At the Tomb of the Inflatable Pig

John Gimlette

Read February 2004

The cliches and taunts about Paraguay flow all too easily. It is a land of ruthless dictatorship, a land-locked country with nautical aspirations (not entirely ridiculous, if you look more closely at a map), a settling-ground for Nazis, an instigator or participant in monumentally pointless wars (including one that cost it well over half its adult males!), an occupant of a particularly forbidding geography, a remarkable conduit of smuggled goods. Its reluctant heroes include an Irish woman of no particular note, and its favorite American president is one of the most unremarkable of that species, Rutherford Hayes.

Gimlette's book is about all these things, and he's never one to squander an opportunity to take a swipe. He writes smoothly, almost too fluidly: sometimes his narrative gets tangled up in clever phrases, and events become rather hard to decipher. But the book is funny, intelligent, and informative in an almost backhanded way. You wouldn't read it for history, but you will not come away from it uninformed, either.

What it is, beyond the sniping and humor, is a deeply personal, emotional and passionate work. Gimlette visits Paraguay accidentally but falls in love the country. Paraguay is, however, the kind of nation that infuriates those who dare to squander their affections on it. This is, therefore, a love poem written in anger.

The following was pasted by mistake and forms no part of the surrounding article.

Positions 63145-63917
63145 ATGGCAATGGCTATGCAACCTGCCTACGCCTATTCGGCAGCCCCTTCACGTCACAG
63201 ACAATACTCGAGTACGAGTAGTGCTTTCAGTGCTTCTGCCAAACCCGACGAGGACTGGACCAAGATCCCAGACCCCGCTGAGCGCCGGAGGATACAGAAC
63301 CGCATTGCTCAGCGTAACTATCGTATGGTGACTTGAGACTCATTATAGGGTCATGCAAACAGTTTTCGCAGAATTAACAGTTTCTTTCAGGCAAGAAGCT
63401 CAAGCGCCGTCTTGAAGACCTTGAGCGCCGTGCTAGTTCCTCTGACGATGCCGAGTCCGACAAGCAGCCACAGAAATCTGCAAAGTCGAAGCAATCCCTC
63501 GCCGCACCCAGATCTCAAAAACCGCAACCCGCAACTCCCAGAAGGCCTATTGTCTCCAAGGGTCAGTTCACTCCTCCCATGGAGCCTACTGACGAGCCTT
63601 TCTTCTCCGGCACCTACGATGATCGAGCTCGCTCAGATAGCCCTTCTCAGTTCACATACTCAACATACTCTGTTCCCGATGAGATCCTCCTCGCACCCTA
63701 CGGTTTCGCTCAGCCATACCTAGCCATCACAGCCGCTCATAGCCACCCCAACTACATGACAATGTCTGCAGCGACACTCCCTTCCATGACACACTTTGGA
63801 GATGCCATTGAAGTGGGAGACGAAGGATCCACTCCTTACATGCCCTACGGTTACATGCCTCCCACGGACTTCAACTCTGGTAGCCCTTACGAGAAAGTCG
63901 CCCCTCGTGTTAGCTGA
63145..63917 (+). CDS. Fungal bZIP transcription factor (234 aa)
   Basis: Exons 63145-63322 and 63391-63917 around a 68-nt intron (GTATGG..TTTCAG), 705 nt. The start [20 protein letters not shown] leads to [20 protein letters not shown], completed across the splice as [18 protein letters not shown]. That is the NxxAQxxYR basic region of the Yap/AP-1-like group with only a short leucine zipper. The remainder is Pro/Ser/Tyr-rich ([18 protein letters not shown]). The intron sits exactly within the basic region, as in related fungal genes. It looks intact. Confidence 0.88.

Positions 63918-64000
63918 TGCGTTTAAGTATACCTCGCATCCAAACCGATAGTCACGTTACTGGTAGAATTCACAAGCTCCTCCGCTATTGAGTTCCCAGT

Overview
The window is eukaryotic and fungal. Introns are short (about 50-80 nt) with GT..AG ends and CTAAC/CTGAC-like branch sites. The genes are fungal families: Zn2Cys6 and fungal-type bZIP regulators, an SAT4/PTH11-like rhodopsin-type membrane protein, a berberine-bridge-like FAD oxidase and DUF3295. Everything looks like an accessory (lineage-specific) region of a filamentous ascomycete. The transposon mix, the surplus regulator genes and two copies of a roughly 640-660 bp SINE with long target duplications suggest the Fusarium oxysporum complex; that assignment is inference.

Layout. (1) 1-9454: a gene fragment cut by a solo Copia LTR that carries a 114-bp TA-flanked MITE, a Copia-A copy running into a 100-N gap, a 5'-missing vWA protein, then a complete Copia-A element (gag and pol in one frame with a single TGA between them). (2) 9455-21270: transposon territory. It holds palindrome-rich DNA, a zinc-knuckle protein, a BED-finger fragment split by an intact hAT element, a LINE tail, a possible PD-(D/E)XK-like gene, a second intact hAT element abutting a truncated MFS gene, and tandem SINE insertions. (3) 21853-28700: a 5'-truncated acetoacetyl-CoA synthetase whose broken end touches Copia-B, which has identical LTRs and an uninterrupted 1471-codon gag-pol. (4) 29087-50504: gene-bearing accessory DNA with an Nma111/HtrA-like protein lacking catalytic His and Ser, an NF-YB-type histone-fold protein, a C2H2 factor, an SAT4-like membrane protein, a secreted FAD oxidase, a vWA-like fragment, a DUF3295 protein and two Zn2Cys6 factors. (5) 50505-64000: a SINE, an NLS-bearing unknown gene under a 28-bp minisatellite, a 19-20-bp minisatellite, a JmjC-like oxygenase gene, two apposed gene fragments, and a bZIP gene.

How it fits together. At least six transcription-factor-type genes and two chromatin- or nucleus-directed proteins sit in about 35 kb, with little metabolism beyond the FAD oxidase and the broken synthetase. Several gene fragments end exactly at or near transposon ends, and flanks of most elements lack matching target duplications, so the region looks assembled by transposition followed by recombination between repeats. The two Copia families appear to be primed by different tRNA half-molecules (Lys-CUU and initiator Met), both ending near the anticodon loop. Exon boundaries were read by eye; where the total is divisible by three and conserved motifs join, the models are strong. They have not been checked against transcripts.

It is also a moving tale of attachment and distance. Some of the most remarkable narrative surrounds people long ways from home: Madame Lynch the Irishwoman, the various German settlers (from Nazis to Anabaptists, including Nietzsche's muddled sister) and the Australians. All yearn for a homeland different in geography, topology and custom, yet Gimlette doesn't hesitate to probe these feelings and find them often based on myth (“Germans”, for instance, who have never been to Europe and can't speak a word of the language). Paraguay, the destination of a varied group of drifters, also becomes their prison, the target of their unfulfilled dreams and aspirations. Gimlette is at his most dryly factual when presenting these people, and his restraint is effective: you can feel yourself inhabiting the desperate mind of ageing people thousands of miles from what they consider their rightful home, swept up in historical forces far greater than them but given no account of these forces. They hang on in quiet desperation.